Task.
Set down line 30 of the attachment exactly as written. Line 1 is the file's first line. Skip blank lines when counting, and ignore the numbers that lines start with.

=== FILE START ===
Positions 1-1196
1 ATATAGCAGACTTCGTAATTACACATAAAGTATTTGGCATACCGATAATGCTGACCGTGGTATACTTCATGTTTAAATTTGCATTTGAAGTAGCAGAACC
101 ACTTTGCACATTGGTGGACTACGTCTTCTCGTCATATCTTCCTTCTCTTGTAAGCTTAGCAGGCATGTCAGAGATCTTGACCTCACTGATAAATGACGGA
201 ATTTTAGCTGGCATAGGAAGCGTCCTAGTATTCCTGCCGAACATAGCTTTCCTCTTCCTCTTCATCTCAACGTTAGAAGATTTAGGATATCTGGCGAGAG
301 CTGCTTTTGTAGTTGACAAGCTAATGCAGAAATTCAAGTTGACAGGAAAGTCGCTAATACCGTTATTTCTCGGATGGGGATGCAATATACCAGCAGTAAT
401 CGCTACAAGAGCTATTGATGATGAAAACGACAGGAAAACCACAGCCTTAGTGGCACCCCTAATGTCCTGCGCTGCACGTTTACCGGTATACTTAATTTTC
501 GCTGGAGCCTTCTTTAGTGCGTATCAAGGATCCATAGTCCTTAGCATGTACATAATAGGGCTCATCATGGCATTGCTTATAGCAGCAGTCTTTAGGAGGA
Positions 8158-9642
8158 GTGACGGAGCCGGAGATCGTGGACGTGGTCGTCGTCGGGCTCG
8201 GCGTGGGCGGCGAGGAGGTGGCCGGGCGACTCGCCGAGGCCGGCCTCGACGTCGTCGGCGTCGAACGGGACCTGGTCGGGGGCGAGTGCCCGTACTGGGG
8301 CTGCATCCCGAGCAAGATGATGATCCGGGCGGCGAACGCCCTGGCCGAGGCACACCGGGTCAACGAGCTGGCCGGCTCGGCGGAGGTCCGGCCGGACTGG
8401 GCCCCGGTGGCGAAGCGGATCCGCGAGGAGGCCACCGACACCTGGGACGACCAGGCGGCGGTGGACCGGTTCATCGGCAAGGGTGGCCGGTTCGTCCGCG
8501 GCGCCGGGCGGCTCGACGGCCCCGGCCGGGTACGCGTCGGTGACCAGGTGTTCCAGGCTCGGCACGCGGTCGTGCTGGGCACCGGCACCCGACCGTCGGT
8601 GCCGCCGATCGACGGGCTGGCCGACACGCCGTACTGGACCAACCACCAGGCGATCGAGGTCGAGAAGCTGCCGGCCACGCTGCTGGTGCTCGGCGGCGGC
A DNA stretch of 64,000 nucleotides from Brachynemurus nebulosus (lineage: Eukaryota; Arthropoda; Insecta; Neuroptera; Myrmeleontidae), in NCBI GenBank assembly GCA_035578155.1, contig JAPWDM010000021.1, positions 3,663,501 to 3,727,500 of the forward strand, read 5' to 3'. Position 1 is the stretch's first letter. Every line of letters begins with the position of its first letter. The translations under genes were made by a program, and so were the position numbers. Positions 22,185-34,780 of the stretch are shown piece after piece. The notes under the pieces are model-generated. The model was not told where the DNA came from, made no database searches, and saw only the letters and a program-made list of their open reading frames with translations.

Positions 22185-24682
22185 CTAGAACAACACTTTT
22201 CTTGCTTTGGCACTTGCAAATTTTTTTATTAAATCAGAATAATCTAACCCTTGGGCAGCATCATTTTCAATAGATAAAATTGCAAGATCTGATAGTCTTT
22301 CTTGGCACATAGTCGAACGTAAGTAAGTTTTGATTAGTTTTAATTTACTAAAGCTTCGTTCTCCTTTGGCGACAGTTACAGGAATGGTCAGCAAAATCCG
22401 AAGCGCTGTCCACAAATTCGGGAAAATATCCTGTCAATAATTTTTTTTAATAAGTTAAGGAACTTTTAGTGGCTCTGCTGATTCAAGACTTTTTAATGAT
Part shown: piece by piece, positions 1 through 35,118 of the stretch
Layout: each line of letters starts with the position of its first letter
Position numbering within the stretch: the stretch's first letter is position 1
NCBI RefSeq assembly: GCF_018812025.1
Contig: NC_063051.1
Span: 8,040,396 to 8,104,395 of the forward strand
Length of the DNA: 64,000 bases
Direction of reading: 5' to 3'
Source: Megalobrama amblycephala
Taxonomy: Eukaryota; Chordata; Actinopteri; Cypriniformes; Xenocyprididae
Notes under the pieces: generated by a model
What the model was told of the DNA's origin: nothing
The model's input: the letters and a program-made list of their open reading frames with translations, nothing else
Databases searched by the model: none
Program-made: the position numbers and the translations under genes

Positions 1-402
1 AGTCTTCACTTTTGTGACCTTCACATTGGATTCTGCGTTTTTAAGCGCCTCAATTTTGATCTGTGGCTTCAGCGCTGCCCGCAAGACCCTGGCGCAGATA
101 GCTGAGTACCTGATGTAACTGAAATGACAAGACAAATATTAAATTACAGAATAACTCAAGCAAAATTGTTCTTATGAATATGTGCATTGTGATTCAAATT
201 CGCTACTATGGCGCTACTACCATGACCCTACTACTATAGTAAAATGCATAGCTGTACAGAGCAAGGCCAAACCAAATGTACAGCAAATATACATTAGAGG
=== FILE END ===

Taxonomy: Eukaryota; Chordata; Actinopteri; Cypriniformes; Xenocyprididae